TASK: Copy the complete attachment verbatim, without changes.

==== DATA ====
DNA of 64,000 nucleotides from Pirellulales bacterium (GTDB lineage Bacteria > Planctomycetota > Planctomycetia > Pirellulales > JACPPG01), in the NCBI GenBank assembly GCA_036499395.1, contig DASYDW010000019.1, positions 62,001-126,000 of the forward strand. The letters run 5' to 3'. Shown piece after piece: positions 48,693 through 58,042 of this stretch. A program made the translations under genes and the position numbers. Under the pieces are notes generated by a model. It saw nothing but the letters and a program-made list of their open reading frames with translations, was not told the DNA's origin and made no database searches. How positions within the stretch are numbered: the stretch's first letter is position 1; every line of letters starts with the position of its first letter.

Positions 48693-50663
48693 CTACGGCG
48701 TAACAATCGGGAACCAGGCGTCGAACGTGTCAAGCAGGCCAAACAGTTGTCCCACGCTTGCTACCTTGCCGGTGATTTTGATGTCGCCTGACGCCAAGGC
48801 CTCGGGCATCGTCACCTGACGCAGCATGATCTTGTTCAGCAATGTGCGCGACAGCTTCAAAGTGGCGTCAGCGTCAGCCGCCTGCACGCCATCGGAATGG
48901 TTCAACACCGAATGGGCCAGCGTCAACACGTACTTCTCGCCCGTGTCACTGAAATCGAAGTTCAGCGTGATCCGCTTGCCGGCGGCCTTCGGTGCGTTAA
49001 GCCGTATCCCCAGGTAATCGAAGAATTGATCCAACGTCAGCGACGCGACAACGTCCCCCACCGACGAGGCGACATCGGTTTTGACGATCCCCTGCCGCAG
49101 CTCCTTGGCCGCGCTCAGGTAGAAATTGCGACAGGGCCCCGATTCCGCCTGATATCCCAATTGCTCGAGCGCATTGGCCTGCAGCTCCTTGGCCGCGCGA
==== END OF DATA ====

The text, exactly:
DNA of 64,000 nucleotides from Pirellulales bacterium (GTDB lineage Bacteria > Planctomycetota > Planctomycetia > Pirellulales > JACPPG01), in the NCBI GenBank assembly GCA_036499395.1, contig DASYDW010000019.1, positions 62,001-126,000 of the forward strand. The letters run 5' to 3'. Shown piece after piece: positions 48,693 through 58,042 of this stretch. A program made the translations under genes and the position numbers. Under the pieces are notes generated by a model. It saw nothing but the letters and a program-made list of their open reading frames with translations, was not told the DNA's origin and made no database searches. How positions within the stretch are numbered: the stretch's first letter is position 1; every line of letters starts with the position of its first letter.

Positions 48693-50663
48693 CTACGGCG
48701 TAACAATCGGGAACCAGGCGTCGAACGTGTCAAGCAGGCCAAACAGTTGTCCCACGCTTGCTACCTTGCCGGTGATTTTGATGTCGCCTGACGCCAAGGC
48801 CTCGGGCATCGTCACCTGACGCAGCATGATCTTGTTCAGCAATGTGCGCGACAGCTTCAAAGTGGCGTCAGCGTCAGCCGCCTGCACGCCATCGGAATGG
48901 TTCAACACCGAATGGGCCAGCGTCAACACGTACTTCTCGCCCGTGTCACTGAAATCGAAGTTCAGCGTGATCCGCTTGCCGGCGGCCTTCGGTGCGTTAA
49001 GCCGTATCCCCAGGTAATCGAAGAATTGATCCAACGTCAGCGACGCGACAACGTCCCCCACCGACGAGGCGACATCGGTTTTGACGATCCCCTGCCGCAG
49101 CTCCTTGGCCGCGCTCAGGTAGAAATTGCGACAGGGCCCCGATTCCGCCTGATATCCCAATTGCTCGAGCGCATTGGCCTGCAGCTCCTTGGCCGCGCGA